The London Review of Books is often described as one of the most influential literary journals in the English-speaking world. The creative team behind the journal discuss its enduring legacy.
Tagged with “london” (7)
Inside The London Review of Books - Books and Arts Daily - ABC Radio National (Australian Broadcasting Corporation)
Anniemole is the London Underground Tube Diary blogger and Sam Mullens is the director of the London Transport Museum, we met at the Sense and the City exhibition at the museum to talk about how the gadget in your pocket could play a big part in the future of how you get around. Interestingly the exhibition not only promises a hack-day soon, it also provides some beautiful visualisations of how we get around the city.
Nathan Yau is a statistics Phd Student who has written a book called "Visualize This". It’s a great guide for those who may be interested in creating their own visualisations but are not sure where to start.
‘London Booksites: Places of Printing and Publication before 1800’, written and delivered by Professor James Raven
Lecture 2: ‘Versatility and the Gloomy Stores of History’, introduced by David Pearson
The 2010 series of lectures offers fresh perspectives on the early modern and 18th-century book trade in England. London dominated this industry, but relatively little has been known about the commercial environments in which books were published.
Recorded in the Conference Centre on 3 November 2010
Peter Bazalgette, great great Grandson of Sir Joseph Bazalgette on the story of his ancestor’s proposal for a sewage system for London.
London Without…Bazalgette is a guided trail that celebrates one of London’s most important if not fragrant inventions, the sewage system invented by Victorian Engineer Joseph Bazalgette. With an I-Phone app, scratch n’ sniff cards and a special podcast, London Without… Bazalgette is intended to give the participant a visceral experience of life both before and after Bazalgette’s brilliant solution to London’s sewage problems. The trail takes in hidden parts of the Embankment, the remarkable Crossness Pumping Station and the Broad Street pump memorial. During the Story of London Festival, the walks will be available on each weekend (2nd/3rd & 9th/10th of October) at 9am, 1pm and 5pm respectively. The PDF trail is available for download here, along with the I-Phone app and accompanying podcast.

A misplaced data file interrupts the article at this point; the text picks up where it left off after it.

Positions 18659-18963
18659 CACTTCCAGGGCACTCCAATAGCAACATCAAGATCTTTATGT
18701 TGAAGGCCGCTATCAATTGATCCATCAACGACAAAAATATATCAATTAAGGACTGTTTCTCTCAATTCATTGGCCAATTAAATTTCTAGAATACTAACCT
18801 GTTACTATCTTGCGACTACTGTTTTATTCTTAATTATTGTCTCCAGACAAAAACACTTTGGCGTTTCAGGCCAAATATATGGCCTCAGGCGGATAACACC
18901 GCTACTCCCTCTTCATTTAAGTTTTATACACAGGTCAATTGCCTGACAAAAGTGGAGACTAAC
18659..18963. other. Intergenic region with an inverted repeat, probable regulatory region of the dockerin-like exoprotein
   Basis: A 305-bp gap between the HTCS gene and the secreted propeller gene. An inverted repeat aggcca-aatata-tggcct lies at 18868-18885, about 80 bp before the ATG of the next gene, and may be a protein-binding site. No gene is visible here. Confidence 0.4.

Award winning broadcaster and oral historian Alan Dein walks us down the Caledonian Road, telling the story of the north London street through the voices of the people who live and work on it.
This week John and Nick take a dérive through James Bone’s The London Perambulator published in 1925. Bone’s view of the city was idiosyncratic and hard to pin down, he was drawn to the overlooked and maligned corners of the metropolis. He dreamed of having the keys to the spirit of London and preached the virtues of night-time perambulations in all weathers.
This talk will focus on the capital’s nascent wayfinding system, looking at the strategic rationale for a unified tool to support walking in the capital and an update on the development of the system so far.
This is a joint talk by Patricia Brown